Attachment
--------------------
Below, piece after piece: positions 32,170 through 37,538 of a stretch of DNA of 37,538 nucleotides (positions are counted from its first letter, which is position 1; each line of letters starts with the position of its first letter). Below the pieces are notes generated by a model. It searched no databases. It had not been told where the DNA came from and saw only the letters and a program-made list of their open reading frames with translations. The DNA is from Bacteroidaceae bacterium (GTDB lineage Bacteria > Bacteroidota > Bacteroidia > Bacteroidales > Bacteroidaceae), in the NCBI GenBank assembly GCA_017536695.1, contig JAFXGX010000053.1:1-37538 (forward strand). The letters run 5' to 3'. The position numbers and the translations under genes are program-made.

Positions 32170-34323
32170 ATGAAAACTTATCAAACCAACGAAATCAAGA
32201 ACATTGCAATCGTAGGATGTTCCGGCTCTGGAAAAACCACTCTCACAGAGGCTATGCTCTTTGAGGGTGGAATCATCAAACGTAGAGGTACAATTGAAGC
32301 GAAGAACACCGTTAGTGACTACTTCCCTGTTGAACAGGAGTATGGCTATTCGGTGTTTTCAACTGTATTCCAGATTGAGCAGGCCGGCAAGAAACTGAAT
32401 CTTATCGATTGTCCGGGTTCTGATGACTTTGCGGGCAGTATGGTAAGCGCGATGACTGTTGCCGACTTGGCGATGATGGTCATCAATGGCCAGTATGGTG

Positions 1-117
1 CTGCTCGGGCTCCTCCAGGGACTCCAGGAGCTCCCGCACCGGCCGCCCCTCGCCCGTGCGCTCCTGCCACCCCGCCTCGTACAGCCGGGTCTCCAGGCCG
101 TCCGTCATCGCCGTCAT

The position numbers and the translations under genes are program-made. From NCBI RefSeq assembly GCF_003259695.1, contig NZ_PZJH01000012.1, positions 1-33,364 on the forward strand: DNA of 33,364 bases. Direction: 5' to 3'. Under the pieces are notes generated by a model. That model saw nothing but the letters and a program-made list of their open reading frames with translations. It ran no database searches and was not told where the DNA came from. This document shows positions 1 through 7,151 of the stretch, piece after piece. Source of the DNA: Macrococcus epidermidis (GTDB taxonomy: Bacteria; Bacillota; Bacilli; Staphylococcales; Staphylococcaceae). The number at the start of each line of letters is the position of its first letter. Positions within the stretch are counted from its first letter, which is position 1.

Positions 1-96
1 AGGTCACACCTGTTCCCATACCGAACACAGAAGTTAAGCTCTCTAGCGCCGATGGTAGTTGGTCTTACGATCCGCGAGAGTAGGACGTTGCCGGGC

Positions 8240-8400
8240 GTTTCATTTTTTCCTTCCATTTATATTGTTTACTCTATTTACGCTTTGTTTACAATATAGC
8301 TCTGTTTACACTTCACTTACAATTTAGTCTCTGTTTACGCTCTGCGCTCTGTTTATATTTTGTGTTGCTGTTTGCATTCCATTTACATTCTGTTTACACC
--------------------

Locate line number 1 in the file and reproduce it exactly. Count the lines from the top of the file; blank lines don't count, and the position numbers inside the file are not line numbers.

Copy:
Below, piece after piece: positions 32,170 through 37,538 of a stretch of DNA of 37,538 nucleotides (positions are counted from its first letter, which is position 1; each line of letters starts with the position of its first letter). Below the pieces are notes generated by a model. It searched no databases. It had not been told where the DNA came from and saw only the letters and a program-made list of their open reading frames with translations. The DNA is from Bacteroidaceae bacterium (GTDB lineage Bacteria > Bacteroidota > Bacteroidia > Bacteroidales > Bacteroidaceae), in the NCBI GenBank assembly GCA_017536695.1, contig JAFXGX010000053.1:1-37538 (forward strand). The letters run 5' to 3'. The position numbers and the translations under genes are program-made.